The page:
Interaction dynamics between Natural Killer (NK) cells and cancer targets have been the topic of many previous investigations, but the underlying rate-limiting kinetics and heterogeneity remain poorly understood. In this study, using quantitative single cell microscopy assay, we elucidate the differential dynamic control of NK-cancer cell interaction by multiple cytotoxic pathways. We found primary human NK cell, unlike NK cell line, killed adherent cancer target mainly by lytic granule-independent mechanism, in particular through Fas ligand (FasL). And the distinct kinetics of FasL and lytic granule pathway resulted in significant cell-to-cell variability. Killing by FasL occurred slowly, requiring transient, often multiple NK-cancer cell conjugations that gradually activated caspase-8, while lytic granule triggered rapid cytotoxicity by a switch-like induction of granzyme-B upon a single, prolonged conjugation. Moreover, interleukin 2 was observed to enhance both cytotoxic mechanisms by promoting target recognition by NK cell and increasing NK-cancer cell interaction frequency. Our results not only identify the key points of variation in the rate-limiting kinetics of NK-cancer cell cytotoxic interaction but also point to the importance of non-lytic granule mechanism for developing NK cell therapy.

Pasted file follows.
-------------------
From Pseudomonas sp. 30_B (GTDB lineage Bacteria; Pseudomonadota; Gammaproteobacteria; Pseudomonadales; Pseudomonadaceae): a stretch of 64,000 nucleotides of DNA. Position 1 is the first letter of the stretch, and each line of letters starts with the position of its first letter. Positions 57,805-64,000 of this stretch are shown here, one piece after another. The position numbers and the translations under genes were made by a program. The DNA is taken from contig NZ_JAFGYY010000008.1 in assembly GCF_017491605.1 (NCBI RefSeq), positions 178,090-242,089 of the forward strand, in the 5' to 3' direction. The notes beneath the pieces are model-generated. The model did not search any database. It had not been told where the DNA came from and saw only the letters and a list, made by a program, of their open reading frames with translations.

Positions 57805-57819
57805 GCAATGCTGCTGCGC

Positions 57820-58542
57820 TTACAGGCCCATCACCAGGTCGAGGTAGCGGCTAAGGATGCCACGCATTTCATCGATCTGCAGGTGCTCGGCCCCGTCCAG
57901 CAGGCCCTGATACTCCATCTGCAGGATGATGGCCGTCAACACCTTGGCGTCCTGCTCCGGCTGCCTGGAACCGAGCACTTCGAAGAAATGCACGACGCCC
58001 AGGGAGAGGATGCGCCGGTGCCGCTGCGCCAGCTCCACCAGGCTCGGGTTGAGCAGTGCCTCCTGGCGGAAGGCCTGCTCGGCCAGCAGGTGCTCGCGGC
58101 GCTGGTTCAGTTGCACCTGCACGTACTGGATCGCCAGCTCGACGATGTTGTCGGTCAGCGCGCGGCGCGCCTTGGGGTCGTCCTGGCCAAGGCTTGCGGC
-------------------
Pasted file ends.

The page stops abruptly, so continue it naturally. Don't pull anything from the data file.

Scopus Subject Areas
- Cytotoxic lymphocyte
- Immune-cancer cell interaction
- Natural Killer cell
- Single cell dynamics